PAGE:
INTERVIEW: Elizabeth Broderick

Newly-appointed sex discrimination commissioner Elizabeth Broderick tells Business Spectator's Madeleine Heffernan why she wants to push for paid parental leave and her plans to be a more vocal than her predecessors.

Newly-appointed sex discrimination commissioner Elizabeth Broderick tells Business Spectator's Madeleine Heffernan why she wants to push for paid parental leave and her plans to be a more vocal than her predecessors.

Madeleine Heffernan: Firstly, congratulations.

Elizabeth Broderick: We’ve got gender back on the nation’s agenda for a few days which is terrific.

MH: What are your goals for your time in the role?

EB: The priority areas that I listed when I launched the action plan recently, but it’s as much how I do it as what I do, because I really believe we are what we do, not what we say. For me it’s: do I listen? Do I model some of the work and family balance that I’m talking about as a sex discrimination commissioner? Do I use the technology strategically? Do I build bridges between disparate groups? I suppose if I can answer those questions with a yes, that’s what success would look like for me.
MH: What are those priorities areas?

EB: There are five priority areas. First is balancing work and family, and that involves paid maternity and paternity leave and mainstreaming flexible work arrangements. Second is driving down the incidence of sexual harassment in Australia. Three, bridging the gender gap in retirement savings, the fact is that women still have substantially less retirement savings than men. Number four, strengthening the laws to address sex discrimination and gender equality, and the government has announced a senate inquiry into that. The final one is around women and leadership. Women continue to be under-represented in leadership roles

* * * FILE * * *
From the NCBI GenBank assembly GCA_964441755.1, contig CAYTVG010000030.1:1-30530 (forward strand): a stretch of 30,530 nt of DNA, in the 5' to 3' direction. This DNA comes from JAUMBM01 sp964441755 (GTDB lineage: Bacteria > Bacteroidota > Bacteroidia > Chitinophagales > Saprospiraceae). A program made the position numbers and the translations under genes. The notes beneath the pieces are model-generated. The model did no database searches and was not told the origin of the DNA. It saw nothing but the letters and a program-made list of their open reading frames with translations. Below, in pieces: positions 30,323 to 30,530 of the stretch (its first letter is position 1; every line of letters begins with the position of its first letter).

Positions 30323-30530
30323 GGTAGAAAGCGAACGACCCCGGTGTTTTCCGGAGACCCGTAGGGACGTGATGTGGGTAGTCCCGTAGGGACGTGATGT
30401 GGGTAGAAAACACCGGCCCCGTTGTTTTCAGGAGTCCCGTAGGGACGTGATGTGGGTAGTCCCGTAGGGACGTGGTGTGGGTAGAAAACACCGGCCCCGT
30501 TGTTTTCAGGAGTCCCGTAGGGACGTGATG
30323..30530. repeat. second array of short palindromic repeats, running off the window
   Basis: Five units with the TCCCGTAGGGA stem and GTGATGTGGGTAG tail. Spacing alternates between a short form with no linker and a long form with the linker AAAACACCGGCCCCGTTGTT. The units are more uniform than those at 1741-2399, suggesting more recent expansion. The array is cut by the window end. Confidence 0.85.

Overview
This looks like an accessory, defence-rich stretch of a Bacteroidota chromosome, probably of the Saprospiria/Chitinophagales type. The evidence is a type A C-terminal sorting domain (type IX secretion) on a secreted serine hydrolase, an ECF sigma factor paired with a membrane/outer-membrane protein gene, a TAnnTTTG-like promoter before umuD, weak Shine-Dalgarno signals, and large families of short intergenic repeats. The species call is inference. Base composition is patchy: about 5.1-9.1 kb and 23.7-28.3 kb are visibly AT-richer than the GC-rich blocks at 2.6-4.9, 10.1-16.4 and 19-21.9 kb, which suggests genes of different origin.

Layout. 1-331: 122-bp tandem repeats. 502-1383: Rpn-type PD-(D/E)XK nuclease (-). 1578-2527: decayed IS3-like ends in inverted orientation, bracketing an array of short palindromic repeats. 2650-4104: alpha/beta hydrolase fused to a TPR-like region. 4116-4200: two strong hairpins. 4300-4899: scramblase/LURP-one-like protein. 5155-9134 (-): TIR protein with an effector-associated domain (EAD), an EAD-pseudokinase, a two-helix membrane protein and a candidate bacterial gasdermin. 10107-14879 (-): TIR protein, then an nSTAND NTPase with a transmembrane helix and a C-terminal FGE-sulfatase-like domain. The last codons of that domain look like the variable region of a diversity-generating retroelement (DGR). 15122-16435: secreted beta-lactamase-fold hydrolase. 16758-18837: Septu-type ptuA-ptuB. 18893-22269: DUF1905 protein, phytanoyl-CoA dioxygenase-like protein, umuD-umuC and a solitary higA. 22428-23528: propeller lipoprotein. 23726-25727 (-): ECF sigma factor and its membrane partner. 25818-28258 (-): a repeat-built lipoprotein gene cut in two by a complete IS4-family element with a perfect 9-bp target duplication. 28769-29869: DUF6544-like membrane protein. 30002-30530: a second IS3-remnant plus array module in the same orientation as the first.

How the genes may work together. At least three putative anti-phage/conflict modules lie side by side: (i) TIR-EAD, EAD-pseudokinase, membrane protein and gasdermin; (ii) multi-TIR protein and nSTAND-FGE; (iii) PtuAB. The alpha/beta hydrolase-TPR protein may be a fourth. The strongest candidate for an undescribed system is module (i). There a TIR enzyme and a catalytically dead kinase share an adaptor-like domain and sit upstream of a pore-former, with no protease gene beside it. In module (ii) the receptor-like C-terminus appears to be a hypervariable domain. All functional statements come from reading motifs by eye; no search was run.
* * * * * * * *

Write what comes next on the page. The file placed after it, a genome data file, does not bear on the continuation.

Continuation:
MH: How would you rate Australian business on a global scale for gender equality, particularly at a management level?

EB: Well, look at the stats that EOWA (Equality for Women in the Workplace Agency) puts out. Take boards for example. Women represent 8.7 per cent of board members, up from 8.3 per cent over a couple of years. I’d have to say that’s a glacial pace for change. We’re not doing terribly well around women on boards, with the exception of government boards. If you look at women at senior levels of business, I think it’s around 12 per cent of executive management level, so we’re not doing terribly well there either. So I’m not optimistic about this idea of a trickle up effect, or that time’s going to fix this, I just don’t think that’s the case.

MH: What are your ideas for increasing senior representation of women in business?

EB: Just recently I spoke with 200 women from the financial services industry and in terms of issues around women and leadership I think there a number of things. There’s a lack of role models doing it differently and there’s two aspects to this. One, there’s a lack of senior female role models. You can’t be what you can’t see. It’s hard to look above and see someone who’s doing a job that you would like to do or working in a way that works for you.

But also there’s a lack of male role models who are working differently. By that I mean, working in flexible work arrangements at a really senior level, for example. I do think one of the key problems is the limited availability of part-time work at the most senior level. There’s a lot of flexibility for lower-paid, lower-skilled workers, casual work, hospitality, retail, whatever, but if we’re looking at those senior roles, they are being done one way and it’s really 24/7.

It’s almost what I call the "ideal worker” model. The "ideal worker” is often someone who’s male, who has no visible caring responsibilities and is available 24/7. I don’t think it works for many women, it will work for some and increasingly it’s not working for men.

The other thing is addressing some of the systemic areas of sex discrimination that are holding women back, such as work place cultures. Often these are not terribly inclusive of women, and women have talked to me about this as I’ve travelled around. The fact is they feel they’re not developed in the same way that their male colleagues are. This is in terms of the amount of training that they have access to, how they’re passed over for promotion because of their caring responsibilities or their gender. There’s a disparity between the policies that are in place in a lot of organisations and the actual practise and the culture. We might have a policy that says you can take this much maternity leave, but there’s a culture that says "yeah, look do it, but you’re not a serious player”.